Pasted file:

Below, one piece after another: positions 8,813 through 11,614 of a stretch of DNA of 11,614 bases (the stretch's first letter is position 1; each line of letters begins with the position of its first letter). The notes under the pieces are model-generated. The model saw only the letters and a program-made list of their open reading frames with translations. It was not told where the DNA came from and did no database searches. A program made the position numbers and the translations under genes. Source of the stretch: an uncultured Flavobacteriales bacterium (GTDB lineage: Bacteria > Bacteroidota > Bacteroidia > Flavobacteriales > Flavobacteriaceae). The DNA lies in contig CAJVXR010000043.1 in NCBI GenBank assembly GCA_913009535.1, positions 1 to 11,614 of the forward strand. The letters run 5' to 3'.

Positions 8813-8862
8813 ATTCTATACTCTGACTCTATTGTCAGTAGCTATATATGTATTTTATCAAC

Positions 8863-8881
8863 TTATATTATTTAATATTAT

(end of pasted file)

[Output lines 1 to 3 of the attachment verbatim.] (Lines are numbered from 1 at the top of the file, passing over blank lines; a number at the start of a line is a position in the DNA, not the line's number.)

Below, one piece after another: positions 8,813 through 11,614 of a stretch of DNA of 11,614 bases (the stretch's first letter is position 1; each line of letters begins with the position of its first letter). The notes under the pieces are model-generated. The model saw only the letters and a program-made list of their open reading frames with translations. It was not told where the DNA came from and did no database searches. A program made the position numbers and the translations under genes. Source of the stretch: an uncultured Flavobacteriales bacterium (GTDB lineage: Bacteria > Bacteroidota > Bacteroidia > Flavobacteriales > Flavobacteriaceae). The DNA lies in contig CAJVXR010000043.1 in NCBI GenBank assembly GCA_913009535.1, positions 1 to 11,614 of the forward strand. The letters run 5' to 3'.

Positions 8813-8862
8813 ATTCTATACTCTGACTCTATTGTCAGTAGCTATATATGTATTTTATCAAC